Member of ‘Tennessee Three’ silenced on House floor as special session stalemate between House and Senate continues
NASHVILLE, Tenn. (WMC) - A public gallery cleared, a lawmaker silenced, and a walkout all in the same day at the Tennessee General Assembly.
There are no compromises in sight between House and Senate leadership on Day 5 of the special session on public safety.
The special session on “UN-safety” is what one Memphis lawmaker called this session.
He says it’s a waste of taxpayer dollars.
Protests erupted in the capitol rotunda after Democrat lawmakers walked out Monday.
It all happened after Nashville Representative Justin Jones was ruled “out of order,” his second offense, silencing him for the rest of the day, per House rules.
“A Republican member was ruled out of order twice and nothing was said about it,” said Representative Antonio Parkinson (D-Memphis). “Members of the public were kicked out of the chamber, by that time we were fed up and all the Democrats walked out of the chamber at the same time.”
Democrats questioned why House Speaker Cameron Sexton ruled Jones out of order, and not Republican Gino Bulso, who was told by Sexton twice to remain on topic while discussing a bill that would allow private preschools to have handguns on campus.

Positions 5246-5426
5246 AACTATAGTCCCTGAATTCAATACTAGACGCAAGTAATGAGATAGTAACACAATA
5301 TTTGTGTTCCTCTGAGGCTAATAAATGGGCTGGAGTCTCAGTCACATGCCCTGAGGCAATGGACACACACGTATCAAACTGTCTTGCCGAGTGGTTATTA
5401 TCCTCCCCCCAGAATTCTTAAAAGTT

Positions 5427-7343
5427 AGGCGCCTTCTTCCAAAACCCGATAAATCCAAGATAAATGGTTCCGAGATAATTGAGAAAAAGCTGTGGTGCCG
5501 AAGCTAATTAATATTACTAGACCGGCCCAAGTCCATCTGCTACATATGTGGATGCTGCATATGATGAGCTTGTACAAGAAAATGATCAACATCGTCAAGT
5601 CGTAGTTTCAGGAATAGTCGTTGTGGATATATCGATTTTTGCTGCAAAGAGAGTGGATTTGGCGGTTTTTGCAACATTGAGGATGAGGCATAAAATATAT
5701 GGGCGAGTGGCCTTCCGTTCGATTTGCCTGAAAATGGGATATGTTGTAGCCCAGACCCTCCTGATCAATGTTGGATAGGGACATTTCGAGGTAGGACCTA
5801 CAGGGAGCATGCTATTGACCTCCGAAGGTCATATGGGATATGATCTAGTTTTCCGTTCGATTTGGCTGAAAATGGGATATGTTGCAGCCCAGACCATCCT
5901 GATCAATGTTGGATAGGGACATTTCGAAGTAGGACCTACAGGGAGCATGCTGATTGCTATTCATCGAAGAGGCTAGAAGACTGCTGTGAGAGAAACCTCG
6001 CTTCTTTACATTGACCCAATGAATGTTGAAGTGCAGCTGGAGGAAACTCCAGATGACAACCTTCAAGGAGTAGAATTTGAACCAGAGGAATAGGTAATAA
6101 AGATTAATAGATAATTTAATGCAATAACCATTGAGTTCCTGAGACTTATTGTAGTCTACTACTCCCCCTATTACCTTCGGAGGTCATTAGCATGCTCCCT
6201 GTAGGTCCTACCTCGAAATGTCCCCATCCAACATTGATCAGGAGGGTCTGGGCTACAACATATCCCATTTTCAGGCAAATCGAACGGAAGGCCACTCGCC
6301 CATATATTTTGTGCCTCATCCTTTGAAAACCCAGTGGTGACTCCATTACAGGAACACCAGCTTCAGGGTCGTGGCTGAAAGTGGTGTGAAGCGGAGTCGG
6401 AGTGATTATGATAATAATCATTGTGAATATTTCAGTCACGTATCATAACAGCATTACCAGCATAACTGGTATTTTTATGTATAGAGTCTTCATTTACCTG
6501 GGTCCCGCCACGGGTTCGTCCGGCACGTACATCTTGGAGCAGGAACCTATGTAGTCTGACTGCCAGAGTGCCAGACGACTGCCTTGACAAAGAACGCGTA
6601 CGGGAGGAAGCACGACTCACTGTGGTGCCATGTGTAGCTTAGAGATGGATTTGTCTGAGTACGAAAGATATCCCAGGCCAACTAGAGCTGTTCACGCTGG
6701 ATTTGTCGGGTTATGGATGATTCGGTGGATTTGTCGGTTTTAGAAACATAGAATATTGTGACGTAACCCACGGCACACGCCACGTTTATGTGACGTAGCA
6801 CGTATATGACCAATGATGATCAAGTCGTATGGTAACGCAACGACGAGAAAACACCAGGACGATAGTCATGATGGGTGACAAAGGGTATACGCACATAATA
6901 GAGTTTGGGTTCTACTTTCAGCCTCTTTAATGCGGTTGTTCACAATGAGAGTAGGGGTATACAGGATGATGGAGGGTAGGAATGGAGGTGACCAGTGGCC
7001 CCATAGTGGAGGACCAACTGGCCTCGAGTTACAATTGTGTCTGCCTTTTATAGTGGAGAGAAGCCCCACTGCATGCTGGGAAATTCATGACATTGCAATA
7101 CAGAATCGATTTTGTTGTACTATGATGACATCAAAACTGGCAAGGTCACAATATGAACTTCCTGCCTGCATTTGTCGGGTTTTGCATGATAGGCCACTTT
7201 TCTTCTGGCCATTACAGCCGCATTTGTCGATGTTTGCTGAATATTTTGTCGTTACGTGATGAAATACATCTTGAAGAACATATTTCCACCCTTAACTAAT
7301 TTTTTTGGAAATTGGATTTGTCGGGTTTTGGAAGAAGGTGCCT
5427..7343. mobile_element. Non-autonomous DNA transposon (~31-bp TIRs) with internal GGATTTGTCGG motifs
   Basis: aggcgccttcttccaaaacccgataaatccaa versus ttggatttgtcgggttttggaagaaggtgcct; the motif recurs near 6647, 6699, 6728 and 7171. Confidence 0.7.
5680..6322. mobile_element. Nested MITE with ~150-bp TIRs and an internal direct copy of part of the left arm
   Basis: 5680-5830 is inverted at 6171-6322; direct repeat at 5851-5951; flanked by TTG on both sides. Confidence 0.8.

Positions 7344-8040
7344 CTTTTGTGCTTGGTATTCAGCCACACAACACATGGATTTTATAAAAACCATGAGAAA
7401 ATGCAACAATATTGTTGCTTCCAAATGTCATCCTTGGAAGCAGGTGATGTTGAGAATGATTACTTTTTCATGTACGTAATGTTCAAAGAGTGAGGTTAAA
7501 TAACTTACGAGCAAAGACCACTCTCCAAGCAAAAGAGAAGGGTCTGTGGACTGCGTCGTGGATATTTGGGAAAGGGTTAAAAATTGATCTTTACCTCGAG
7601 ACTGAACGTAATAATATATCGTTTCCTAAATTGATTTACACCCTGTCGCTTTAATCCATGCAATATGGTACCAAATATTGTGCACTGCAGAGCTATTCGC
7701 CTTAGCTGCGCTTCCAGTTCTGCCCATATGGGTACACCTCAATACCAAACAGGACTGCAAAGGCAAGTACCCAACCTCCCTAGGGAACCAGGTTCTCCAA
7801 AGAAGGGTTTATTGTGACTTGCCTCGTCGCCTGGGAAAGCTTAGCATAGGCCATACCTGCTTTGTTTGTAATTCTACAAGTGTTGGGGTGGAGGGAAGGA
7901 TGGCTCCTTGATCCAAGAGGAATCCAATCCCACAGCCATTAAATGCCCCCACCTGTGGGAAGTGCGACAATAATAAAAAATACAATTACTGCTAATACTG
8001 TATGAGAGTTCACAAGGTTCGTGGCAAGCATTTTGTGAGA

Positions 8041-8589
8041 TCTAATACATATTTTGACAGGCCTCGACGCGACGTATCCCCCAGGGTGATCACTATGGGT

According to the Associated Press, earlier, Jones criticized bills Bulso had put forward, calling them “insulting” and “asinine”. Bulso replied saying Jones makes “outrageous statements” and “misrepresents facts to the public”.
When discussing a bill that would allow police to serve as SROs on school campuses, Jones criticized the bill and said instead of adding more police in schools, he wanted to see more mental health resources.
No clear answer was given from the House Assistant Chief Clerk on why Jones was ruled out of order.
Lawmakers ultimately voted along party lines on Sexton’s call that Jones was out of order. After the vote, shouting ensued from the balcony, which was then cleared.
“They don’t want to deal with the reality of what’s going on in the State of Tennessee,” said House Minority Leader and Memphis Mayoral Candidate Karen Camper (D-Memphis). “We were brought here on a special extraordinary session to accomplish the will of the people and yet again, we’re not doing it.”
Camper says a “no confidence” vote against Sexton was going to be presented by Jones later on the House floor.
The first bill going to Governor Lee’s desk requires the Tennessee Bureau of Investigation to make a report on human trafficking in the state.
According to a report in the Senate Judiciary Committee last week, this is something the TBI already does.
According to House rules, Jones will be able to speak tomorrow when the House meets again Tuesday morning at 11.
The Senate is set to meet Tuesday morning at 10.
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